Long Lens for Wildflower photos

Dog Hobble flowers (bells) 96DPI

Most everyone has some sort of a long lens – 35-70 or 70-200 will even work. The key is to see how close  to the wildflower you can get and still focus. The closer you can get, the greater the background will drop off. Call it Bokah or soft background but getting close is the key. The longer the lens the more bokah you can get.

Extension tubes to solve a problem.

If you can’t get close enough insert an extension tube between the lens and Camera Body. Extension tubes have come down in price. Check B&H photo, Adarama, or Hunts Photo. KEH also sometimes carries used tubes. Make sure they have electronic hook ups, or if you shoot manually for these kind of close ups it will not matter.

Camera Extension tube and lens fit together to make a unified outfit for close up photography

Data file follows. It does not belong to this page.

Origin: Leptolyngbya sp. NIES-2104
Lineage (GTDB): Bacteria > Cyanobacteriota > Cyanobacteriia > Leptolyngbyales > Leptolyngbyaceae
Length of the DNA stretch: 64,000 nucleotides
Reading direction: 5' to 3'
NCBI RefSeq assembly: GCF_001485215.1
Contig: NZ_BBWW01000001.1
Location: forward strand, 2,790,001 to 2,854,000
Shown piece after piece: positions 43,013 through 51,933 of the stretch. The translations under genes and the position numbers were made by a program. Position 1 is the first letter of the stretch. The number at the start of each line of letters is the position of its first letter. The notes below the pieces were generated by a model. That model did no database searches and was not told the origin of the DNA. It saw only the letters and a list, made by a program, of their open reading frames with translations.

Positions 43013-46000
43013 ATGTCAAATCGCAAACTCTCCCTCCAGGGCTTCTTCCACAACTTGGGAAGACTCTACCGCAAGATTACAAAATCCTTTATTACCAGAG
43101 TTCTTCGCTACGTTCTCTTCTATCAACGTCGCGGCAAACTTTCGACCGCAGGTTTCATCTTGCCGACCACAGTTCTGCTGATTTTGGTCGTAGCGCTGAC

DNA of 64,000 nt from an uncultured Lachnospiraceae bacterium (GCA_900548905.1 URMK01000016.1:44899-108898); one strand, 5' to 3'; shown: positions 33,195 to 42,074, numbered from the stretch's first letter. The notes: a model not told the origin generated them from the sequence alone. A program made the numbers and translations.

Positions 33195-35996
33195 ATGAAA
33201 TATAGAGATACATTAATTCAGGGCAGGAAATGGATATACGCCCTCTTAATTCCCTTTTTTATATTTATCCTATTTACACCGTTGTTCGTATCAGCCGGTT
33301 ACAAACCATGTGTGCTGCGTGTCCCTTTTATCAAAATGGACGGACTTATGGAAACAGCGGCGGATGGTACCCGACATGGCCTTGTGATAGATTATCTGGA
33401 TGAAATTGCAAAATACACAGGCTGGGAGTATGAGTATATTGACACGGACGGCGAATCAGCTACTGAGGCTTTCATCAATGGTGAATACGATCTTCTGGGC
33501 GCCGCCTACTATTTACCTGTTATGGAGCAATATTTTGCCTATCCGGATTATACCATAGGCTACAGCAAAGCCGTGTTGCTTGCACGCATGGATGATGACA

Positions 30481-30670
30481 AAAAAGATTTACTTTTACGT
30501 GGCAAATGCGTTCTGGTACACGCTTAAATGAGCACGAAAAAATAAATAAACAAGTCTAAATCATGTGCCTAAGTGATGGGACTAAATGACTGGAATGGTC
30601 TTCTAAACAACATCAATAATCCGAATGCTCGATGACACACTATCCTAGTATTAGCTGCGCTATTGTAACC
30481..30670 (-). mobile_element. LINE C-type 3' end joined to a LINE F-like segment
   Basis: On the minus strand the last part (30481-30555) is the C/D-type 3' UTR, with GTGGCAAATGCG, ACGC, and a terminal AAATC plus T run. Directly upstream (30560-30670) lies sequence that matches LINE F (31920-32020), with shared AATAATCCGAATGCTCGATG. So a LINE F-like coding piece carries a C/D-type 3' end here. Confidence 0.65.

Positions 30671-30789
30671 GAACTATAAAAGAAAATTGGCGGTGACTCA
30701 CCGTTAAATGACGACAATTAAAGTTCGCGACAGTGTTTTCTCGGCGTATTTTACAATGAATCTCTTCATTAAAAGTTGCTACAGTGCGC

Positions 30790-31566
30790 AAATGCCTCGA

Extension tubes do not have any glass in them to degrade an image, unlike a telephoto lens. They essentially only move your camera sensor or film further away from the subject, thus providing extra magnification. Extension tubes can be used on any lenses. The only caveat is the “mm width” of the tube must be smaller than the focal length of the lens.

Photo tip…

Wood Poppy #2 96 dpi with extra contrast

If there is a lot of background in the image, you may be able to cut down the effect by using the contrast slider in post production.

Don’t have long lens?

Check with KEH or B&H Used section. The Nikon 300mm 4.5 EDIF lens I paid $800 for 30 years ago, now sells, on the secondary market, for less than $200. I still have mine, have to use it on “manual,” but it is a very sharp lens and produces killer Bokeh as well as cuts down edge distractions. I use it with an adapter on my Sony mirrorless.

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